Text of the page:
So this year at GDC, friend and fellow SF resident Anita Sarkeesian was honored with the GDC Ambassador Award for her amazing work on the representation of women in games. Anita has worked hard over the last couple of years to raise awareness about how women are portrayed in games and how it impacts culture, as well as the future of our medium. I was so glad to see her on stage, having her work celebrated by fellow developers.
Anita and I were also each nominated for the Microsoft Women in Games Ambassador Award this year. Because I am such a fan of her work, and feel it is so valuable… I just assumed the award would go to Anita. I had no speech prepared, and was not sure how to express my thanks and gratitude when I actually won. So I walked up onto the podium and told a story instead.
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I was recently at a commercial conference in Sweden, where I spoke to a room full of developers about the idea of feeling-focused game development. I worked hard on this talk, which combined some of my experiences working on Journey with philosophies that have developed all throughout my career as a designer, producer and now CEO. I talked about how I believe that starting with the feeling you want to create in a player requires a special kind of development… how working on a game that tries to create new feelings in a player requires trust, open communication and a shared belief in that mission. I was really proud of how it turned out, and at the end, we opened the floor to Q&A.
The first question I got was about being a “women in games”. Specifically: what did I think the industry could do to improve the ratio of female developers? This was not the question I expected. Nor was it the one I wanted to answer. Why? Because I was talking about my philosophy and my company – not my gender. I do not like to think of myself as a “women in games” as such. And I certainly do not like the idea that when people see me on stage, they see a unicorn: a woman who is ALSO, SURPRISINGLY an artist, designer, computer scientist, CEO. I do not like being seen an example of what is not normal, what is unexpected, what is novel. I do not like to feel responsible for speaking for all women in the industry, or coming up with magical solutions to the problem of our under-representation.
So I answered truthfully. I said that I was tired of people always asking questions about my vagina. By way of explanation, I asked all the women at the event to raise their hands – roughly 10% of the room. I thanked them for their participation, and then I said that instead of asking *me* how to solve the problem, or even asking *them*… perhaps it would be better to turn around and ask the other 90% of the room. Sweden is one of the most gender-neutral places in the entire world. If 10% is our best, in that context… we have a long way to go. And we clearly need more than 10% of the room thinking about how to get to 50/50.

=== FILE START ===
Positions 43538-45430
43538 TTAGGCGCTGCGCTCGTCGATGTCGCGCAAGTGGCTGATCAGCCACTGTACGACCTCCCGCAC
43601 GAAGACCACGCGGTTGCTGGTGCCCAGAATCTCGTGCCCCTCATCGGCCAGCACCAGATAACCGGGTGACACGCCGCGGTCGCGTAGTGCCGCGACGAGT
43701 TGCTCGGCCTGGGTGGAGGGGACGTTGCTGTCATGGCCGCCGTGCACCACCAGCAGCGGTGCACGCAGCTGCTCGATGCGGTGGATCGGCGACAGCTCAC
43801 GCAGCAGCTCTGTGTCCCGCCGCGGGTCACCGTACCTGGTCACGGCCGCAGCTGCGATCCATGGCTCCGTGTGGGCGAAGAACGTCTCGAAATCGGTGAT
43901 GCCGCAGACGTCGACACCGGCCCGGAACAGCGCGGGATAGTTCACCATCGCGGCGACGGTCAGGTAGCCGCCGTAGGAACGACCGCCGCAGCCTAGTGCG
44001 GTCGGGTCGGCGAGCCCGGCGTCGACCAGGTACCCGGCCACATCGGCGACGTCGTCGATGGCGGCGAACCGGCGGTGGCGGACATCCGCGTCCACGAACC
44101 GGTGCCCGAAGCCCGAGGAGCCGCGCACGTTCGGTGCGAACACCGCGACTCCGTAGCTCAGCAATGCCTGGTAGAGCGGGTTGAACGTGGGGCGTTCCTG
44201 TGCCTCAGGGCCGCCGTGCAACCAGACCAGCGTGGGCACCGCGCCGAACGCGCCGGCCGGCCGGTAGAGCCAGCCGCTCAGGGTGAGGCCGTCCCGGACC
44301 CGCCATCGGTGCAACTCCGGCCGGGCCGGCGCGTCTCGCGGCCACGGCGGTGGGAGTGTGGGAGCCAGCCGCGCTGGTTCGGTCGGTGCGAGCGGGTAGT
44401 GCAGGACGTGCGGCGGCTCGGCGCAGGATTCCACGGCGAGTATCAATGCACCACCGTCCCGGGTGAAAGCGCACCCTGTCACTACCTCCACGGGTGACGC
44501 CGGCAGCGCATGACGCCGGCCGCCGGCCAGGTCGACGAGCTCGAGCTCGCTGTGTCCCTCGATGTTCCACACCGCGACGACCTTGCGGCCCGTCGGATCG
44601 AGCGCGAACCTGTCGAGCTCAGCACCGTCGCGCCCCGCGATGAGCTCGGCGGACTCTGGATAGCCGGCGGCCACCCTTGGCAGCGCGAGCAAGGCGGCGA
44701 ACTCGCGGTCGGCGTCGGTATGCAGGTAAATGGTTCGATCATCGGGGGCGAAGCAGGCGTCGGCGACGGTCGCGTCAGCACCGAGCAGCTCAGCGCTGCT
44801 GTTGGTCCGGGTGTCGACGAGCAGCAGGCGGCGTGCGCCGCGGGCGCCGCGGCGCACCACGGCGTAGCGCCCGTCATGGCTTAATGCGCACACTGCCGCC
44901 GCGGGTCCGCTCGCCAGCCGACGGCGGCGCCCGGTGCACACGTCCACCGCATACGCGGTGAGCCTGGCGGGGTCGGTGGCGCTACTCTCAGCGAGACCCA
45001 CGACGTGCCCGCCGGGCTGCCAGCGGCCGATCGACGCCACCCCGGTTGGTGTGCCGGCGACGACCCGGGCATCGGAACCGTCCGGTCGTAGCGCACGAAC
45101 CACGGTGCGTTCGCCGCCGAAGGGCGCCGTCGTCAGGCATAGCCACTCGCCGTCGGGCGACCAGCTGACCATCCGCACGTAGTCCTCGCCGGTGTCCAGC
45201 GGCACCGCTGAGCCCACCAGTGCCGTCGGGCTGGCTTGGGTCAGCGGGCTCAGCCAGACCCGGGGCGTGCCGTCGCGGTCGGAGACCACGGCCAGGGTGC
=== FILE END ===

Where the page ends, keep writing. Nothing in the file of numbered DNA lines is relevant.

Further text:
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After telling this story, I dedicated the award to all the women in our industry. Because we have all have worked tirelessly to participate, to show up and make a difference. We have all been on the front lines, being the example, being the “women in gaming”. And because of this, we are practiced and prepared to answer THE QUESTIONS:
- What is it like being a women in games?
- Why aren’t there more of us?
- What should we do to include more women?
- Why are women paid less than men in games?
- Why haven’t we figured out how to end sexism in our workplaces, at our conferences and industry events?
If you have answered these questions, then you know they are difficult. Especially to answer on camera, or while speaking into a tape recorder. They are hard to answer with poise, tact, clarity and purpose. It can be challenging to answer them and be positive, forward-looking, and filled with hope. To believe in change and promote it, instead of feeling angry, frustrated, or discouraged by the status quo.
I also dreamed aloud of the day when the Ambassador Award is actually given to a man. One who works *harder* than all of us “women in games”. One who is a vocal champion of diversity, works tirelessly to make our community a welcoming environment, and promotes everyday practices of radical inclusion. Because if we expect the “women in games” to solve the problem of “women in games” on their own, and on top of everything else… we are simply asking too much.
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What does this mean for you? I’m not sure. When I am asked a question about “women in gaming”, I’ve decided I will answer ONLY if the person asking agrees to pose that very same question to every other developer they speak with, regardless of gender. If you identify as a “women in games” or find yourself being asked THE QUESTIONS on a regular basis because of minority status… perhaps you could do the same.
If you haven’t been part of the dialog… why not start by really absorbing what we have been saying so far, by testing your assumptions, and by working to help create the change we have been asking for… one conversation at a time. Because it is time to open the floor, and get the whole industry to buy into a shared vision of equality, diversity and creativity. We are all “in gaming” together, and so we must *all* be part of the solution.